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Scenic Towns in North America


Today's post is all about various scenic towns in North America. I have compiled a list of 15 different towns that even with just pictures, are amazing to look at.

 

Stika, Alaska

Sitka is an Alaskan city and borough near Juneau, the state capital. It's spread over Baranof Island, part of Chichagof Island and others. It was part of Russia until 1867 and St. Michael’s Orthodox Cathedral is topped with an onion dome. The 1842 Russian Bishop’s House is nearby. Sitka National Historical Park is the site of Russia’s defeat of the indigenous Tlingit people and has a trail dotted with totem poles.


 

Squamish, British Columbia

Squamish is a town north of Vancouver, in British Columbia, Canada. It's at the northern tip of the island-dotted Howe Sound, and surrounded by mountains like the Stawamus Chief, a huge granite monolith. The Sea to Sky Gondola has views of the sound and nearby Shannon Falls, a towering waterfall cascading down a series of cliffs. The Britannia Mine Museum has underground train tours. Bike trails criss-cross the area.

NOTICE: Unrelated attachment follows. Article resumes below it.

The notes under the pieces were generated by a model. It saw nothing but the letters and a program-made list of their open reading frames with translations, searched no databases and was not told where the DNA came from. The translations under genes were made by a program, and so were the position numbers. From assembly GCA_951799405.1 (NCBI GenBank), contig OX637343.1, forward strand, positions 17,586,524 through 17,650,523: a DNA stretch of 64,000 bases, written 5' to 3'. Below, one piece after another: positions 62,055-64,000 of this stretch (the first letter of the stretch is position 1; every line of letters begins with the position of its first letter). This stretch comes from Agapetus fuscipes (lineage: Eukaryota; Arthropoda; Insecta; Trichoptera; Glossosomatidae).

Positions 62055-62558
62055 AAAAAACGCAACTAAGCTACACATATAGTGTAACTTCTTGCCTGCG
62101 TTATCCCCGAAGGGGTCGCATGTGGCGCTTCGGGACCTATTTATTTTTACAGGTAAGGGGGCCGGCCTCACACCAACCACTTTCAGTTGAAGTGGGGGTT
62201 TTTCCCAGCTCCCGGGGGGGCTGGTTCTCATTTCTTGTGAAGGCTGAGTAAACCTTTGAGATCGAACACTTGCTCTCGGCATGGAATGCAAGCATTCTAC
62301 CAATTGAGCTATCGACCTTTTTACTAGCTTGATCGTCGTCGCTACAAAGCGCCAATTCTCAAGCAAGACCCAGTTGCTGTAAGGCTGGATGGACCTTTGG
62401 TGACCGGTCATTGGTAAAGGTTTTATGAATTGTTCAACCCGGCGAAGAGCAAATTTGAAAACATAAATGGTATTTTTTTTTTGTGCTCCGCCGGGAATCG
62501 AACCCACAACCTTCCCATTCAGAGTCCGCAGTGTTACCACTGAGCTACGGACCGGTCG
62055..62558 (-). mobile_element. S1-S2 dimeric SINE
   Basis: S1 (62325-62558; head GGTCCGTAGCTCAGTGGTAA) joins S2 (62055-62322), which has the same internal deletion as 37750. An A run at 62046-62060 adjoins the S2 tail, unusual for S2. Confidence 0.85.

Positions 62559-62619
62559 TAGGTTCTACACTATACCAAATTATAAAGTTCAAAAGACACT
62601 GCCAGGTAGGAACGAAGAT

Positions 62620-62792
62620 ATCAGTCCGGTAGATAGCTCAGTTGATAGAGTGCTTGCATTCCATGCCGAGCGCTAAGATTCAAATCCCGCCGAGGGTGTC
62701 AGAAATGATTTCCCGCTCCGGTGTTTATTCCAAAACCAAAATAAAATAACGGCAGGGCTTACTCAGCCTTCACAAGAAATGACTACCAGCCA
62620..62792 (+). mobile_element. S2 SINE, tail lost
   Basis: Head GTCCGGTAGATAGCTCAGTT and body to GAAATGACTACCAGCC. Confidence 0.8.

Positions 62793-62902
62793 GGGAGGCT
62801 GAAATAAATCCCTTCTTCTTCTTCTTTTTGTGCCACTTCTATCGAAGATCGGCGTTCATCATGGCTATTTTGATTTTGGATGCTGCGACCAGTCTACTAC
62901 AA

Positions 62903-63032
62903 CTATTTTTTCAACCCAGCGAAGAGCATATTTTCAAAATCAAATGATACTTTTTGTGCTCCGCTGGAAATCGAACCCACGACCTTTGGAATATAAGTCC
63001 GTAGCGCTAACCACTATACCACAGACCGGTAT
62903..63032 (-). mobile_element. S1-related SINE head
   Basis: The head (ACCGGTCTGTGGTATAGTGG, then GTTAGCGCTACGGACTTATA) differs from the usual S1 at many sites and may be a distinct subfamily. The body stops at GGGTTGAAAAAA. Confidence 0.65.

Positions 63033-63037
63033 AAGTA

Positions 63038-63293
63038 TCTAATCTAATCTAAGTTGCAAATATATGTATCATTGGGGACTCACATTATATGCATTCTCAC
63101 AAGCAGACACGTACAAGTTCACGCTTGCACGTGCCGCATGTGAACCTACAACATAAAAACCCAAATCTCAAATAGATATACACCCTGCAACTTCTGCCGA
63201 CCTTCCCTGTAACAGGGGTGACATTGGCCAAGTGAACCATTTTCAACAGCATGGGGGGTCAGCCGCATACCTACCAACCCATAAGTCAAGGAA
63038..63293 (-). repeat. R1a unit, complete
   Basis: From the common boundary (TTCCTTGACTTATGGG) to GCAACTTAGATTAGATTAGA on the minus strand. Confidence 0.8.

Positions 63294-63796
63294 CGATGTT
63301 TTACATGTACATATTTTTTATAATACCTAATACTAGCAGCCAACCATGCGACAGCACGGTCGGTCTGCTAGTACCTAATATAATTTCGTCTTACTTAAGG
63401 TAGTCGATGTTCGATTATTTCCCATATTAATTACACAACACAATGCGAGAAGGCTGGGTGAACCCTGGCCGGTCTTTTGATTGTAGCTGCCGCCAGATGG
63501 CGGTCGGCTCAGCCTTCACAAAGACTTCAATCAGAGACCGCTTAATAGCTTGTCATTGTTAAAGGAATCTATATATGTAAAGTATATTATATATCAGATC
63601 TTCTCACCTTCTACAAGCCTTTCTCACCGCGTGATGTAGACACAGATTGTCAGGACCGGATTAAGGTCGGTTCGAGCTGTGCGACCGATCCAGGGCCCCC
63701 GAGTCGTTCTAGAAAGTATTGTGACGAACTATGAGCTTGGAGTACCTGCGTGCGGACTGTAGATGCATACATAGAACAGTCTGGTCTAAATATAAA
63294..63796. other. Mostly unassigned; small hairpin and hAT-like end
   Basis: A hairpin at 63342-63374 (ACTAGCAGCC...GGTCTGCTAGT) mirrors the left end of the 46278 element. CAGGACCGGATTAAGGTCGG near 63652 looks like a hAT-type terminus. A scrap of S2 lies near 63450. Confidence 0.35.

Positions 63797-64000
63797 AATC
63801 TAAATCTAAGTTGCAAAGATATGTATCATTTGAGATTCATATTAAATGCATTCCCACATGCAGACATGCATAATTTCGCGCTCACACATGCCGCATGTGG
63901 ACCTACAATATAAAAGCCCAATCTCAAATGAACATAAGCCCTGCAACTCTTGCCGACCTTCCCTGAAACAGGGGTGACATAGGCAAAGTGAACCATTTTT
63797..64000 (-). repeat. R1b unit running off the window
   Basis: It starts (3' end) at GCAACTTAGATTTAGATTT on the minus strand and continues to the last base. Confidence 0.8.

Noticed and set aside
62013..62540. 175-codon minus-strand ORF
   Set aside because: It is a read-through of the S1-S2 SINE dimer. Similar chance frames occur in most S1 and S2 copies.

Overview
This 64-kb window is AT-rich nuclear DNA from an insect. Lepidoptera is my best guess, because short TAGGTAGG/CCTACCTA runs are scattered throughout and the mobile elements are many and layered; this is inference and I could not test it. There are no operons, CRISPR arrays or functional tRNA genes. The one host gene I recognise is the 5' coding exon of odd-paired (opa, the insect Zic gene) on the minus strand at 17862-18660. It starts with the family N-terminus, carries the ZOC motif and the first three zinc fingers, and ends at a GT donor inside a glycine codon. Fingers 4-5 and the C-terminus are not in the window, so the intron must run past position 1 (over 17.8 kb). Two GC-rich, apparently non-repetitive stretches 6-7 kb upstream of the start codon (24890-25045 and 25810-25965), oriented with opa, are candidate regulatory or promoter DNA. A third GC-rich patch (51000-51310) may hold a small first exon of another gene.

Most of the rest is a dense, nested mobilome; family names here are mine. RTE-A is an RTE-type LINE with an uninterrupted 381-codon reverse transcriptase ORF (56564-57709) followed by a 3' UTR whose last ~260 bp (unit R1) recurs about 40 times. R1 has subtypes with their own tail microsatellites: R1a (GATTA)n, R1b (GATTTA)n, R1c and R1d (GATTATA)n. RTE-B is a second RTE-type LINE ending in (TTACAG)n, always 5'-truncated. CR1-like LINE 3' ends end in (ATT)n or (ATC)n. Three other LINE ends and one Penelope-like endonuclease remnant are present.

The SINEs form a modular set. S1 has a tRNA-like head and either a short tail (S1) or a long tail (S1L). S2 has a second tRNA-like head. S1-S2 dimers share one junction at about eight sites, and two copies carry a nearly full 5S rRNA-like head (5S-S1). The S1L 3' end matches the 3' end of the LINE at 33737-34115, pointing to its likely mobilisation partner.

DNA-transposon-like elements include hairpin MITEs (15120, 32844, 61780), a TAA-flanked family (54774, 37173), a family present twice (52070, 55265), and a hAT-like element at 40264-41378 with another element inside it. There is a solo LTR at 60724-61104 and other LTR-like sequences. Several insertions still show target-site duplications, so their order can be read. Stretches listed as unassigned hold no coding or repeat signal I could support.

Bristol, Rhode Island

Bristol is a town in the historic county seat of Bristol County, Rhode Island, United States. Bristol, a deepwater seaport, is named after Bristol, England. Until 1854, Bristol was one of the five state capitals of Rhode Island. Major industries include boat building (and related marine industries), manufacturing, education, and tourism. Bristol is the proud home of Roger Williams University, which is named after Rhode Island’s founder.


 

Taos, New Mexico

Taos is a town in northern New Mexico’s high desert, bounded by the Sangre de Cristo Mountains. It’s known for historic adobe buildings such as Taos Pueblo, a multistory adobe complex inhabited by Native Americans for centuries. A longtime artist colony, Taos also offers many galleries and museums showcasing regional artwork, including the Harwood Museum of Art and the Taos Art Museum.